In orthodox narrativism, the role of the Church is crucial. The Church is the community in which individuals learn to embody the story of Christ, to envision the world as scripture does, and to destroy the stories of our own making. In telling the story, we are challenged to learn to identify with all the characters in the biblical stories. In a narrative understanding, the defining characteristic of the Church is its adherence to the scriptural story. Loughlin states that Christian ethics are precisely that: for the Christian community. The Church’s dedication to the story sets us apart, and we serve the world by living differently than the world does. It is no use to attempt to convince that our ethics are universal; they are for those who are in the storied community. And there is no pressure within the story to make ourselves sound reasonable to the world. God Herself is not understandable nor reasonable in the way everything else is; the same questions just don’t apply.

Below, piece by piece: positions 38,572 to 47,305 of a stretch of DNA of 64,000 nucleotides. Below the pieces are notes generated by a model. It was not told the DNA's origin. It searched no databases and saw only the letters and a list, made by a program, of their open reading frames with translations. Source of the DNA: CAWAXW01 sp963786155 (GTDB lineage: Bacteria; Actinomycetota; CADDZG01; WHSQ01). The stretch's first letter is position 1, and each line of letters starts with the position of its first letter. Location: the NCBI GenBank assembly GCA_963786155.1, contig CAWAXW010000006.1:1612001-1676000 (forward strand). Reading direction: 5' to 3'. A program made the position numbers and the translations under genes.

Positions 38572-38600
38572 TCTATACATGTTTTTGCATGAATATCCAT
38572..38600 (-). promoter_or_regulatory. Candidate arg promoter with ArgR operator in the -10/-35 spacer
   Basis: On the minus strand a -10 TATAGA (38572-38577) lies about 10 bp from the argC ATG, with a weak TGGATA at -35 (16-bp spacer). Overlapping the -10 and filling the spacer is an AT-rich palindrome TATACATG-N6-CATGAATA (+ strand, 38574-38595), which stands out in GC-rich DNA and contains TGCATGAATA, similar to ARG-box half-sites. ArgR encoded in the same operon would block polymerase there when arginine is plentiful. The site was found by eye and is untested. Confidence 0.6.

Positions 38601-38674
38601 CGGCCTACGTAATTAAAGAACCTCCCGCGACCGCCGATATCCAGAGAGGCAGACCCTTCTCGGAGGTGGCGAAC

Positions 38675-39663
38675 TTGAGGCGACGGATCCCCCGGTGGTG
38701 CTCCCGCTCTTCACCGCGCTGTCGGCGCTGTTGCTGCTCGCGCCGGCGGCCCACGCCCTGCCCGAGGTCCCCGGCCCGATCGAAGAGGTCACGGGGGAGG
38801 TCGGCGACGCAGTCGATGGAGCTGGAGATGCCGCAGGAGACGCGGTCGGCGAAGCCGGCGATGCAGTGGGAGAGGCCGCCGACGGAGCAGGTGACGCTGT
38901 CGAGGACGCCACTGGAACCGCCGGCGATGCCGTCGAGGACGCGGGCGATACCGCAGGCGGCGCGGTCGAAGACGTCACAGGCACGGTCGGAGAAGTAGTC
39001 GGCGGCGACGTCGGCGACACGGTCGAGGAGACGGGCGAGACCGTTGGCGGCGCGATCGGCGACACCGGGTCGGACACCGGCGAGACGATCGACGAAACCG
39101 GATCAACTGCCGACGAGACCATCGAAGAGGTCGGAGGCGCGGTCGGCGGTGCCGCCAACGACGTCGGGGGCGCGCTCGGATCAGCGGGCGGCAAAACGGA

Just as the same questions applied to everything in the universe cannot be applied to God, the Bible cannot be read as any other book. To begin Part Two: Reading and Writing, Loughlin acknowledges “the Bible is like any other book in that it is the product of particular circumstances, written by particular people for specific communities, historically situated.” However, he continues, it is unlike any other book in that it has been used as “the textual matrix of a tradition,” as a word of both promise to us and judgment upon us. The Church not only helped shape the texts, but is also shaped by them. Similarly, God is both author and interpreter. Christ “performed the primary action and gave the primary interpretation,” providing the Church with their rule for reading scripture. The text itself is dead until performed by the Church in an interanimative communal reading. The way the text is read is vital to the well-being of the Church. Loughlin argues that the correct approach is not literal, but “letteral … literal-as-written.” Letteral readings acknowledge that metaphorical and figural language, in their context, is a disposition of the literal.